Be an Antenna: Of Seizures, Surrealisms, and Leonora Carrington
In the sky, Mercury is conjunct Uranus in Taurus. Translation: Mercury, planet of communication, intellect, and all things mental, appears near to Uranus, which astrologers consider to be its higher octave. Where Mercury is communication with the mind, Uranus is communication with the universe. If Mercury is communication between two people, Uranus is the notion of channeling — that is, releasing some ownership and allowing intel to come through you rather than come from you. When planetary energies blend like this, they act as a team and so our minds might sync up with their synchronicity. Read: We get imbued with some extra zing, heightened activity in the brain, an extra sense of access.
Leonora Carrington’s paintings and stories are ripe with this Mercury-Uranus fusion, as something seems to use her to communicate to us how silly our notions of reality are, how yes — a hyena could be at a debutante ball dressed in a gown and how also yes — a body can morph into a bird or a beast and how yes and yes and yes — the questioning of reality is the way into a more expansive perspective. She had visions of ghosts — animals and beings moving across her line of sight, which swim around in her surreal paintings and in 1936, she moved to Paris at the age of 20 with Max Ernst, fellow proponent of irrationality in art. By all accounts, they lived in love and beauty and art (save for the occasional battle between Leonora and Ernst’s wife) until World War II, when Ernst was interned as an “undesirable foreigner” and Carrington, understandable ravaged, was involuntarily committed to a sanatorium in Spain. After she learned that her parents had arranged for a longterm stay at yet another mental hospital in South Africa, she escaped to Mexico City (with the help of one of Picasso’s friends), where she lived out the rest of her productive, alchemically-tinged life.
Carrington saw what many don’t see or perhaps don’t recognize as a form of sight — connections and happenings not typically available in everyday perception. In short, the sorts of things, along with a fiery personality, that will land you in a mental institution in 20th century Europe. Carrington, who said that art “comes from somewhere else”, made Surrealism her chosen mode, which sought to release the creative potential from the unconscious mind. The Surrealist moment so speaks to me I was moved to steal Andre Breton’s Nadja from my poetry professor’s office freshman year of college after he told me of its odd structure and while I’m don’t defend my action, I could not not take it.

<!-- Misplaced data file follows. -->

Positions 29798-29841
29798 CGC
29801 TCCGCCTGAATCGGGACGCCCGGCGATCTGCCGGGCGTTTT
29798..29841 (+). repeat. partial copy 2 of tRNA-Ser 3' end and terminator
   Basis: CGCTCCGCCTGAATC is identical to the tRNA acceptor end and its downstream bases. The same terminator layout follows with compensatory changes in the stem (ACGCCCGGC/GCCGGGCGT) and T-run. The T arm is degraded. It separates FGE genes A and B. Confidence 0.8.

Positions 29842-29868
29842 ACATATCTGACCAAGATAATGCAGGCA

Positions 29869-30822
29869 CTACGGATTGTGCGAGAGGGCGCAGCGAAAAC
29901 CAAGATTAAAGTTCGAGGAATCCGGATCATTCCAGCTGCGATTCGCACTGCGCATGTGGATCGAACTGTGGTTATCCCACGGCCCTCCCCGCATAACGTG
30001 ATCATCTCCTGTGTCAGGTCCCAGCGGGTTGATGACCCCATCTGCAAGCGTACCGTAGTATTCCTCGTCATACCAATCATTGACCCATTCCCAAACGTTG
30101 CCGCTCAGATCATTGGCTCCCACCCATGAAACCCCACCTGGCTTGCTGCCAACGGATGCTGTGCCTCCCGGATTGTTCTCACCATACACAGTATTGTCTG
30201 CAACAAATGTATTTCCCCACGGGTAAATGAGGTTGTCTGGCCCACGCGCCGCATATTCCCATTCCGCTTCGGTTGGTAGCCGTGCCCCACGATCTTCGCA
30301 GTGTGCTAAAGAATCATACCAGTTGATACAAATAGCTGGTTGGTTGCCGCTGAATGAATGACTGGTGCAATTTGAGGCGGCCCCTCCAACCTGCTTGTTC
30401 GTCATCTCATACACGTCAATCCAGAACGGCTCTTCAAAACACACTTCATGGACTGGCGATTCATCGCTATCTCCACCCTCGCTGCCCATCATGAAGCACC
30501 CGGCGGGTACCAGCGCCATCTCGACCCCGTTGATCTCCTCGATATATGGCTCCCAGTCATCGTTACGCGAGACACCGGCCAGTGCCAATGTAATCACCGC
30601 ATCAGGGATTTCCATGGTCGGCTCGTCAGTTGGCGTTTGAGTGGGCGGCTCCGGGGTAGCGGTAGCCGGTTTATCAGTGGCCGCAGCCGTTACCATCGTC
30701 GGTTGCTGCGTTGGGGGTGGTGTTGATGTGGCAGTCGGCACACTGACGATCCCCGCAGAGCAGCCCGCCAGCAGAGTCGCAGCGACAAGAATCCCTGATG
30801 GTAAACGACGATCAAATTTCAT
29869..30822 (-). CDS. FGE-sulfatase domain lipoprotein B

Around the time I discovered surrealism, I was beginning to experience grand mal seizures, bouts of unconsciousness and shaking caused by unknown forces which made “reality” and “college” seem both odd and at odds. After medication and traditional therapies were rendered useless and I continued seizing, I gave way to the unconscious mind, to the magical powers that lie within and above us, and trusted less and less the Enlightenment ideals of individualism and reason as the backbones of the artistic process, of any process. It’s more fun to be an antenna.
Of seizures and surrealisms and Leonora Carrington’s work and life, Mercurial and Uranian energies alchemize and the impulse to listen to what’s coming through you instead of hoping others will listen to what’s coming from you, reins more supremely intriguing. When I wake from a seizure, a ghost seems as rational as a book, my mother as foreign as a stranger, and my own hand the same as any other hand, which is to say, what we call the real world, the world of objects, becomes surreal and so too can be arranged and rearranged in innumerable configurations.
The planetary placement of Mercury conjunct Uranus reminds us that we are more than our minds, to listen to the buzz of thoughts behind thoughts, the images beyond images, for seriously electrical info, for some ultra rad synapse patterns. Or, as Carrington said, “You may not believe in magic but something very strange is happening at this very moment…”
Currently reading by Leonora Carrington:
Down Below (NYRB Classics)
The Complete Stories of Leonora Carrington (Dorothy Project)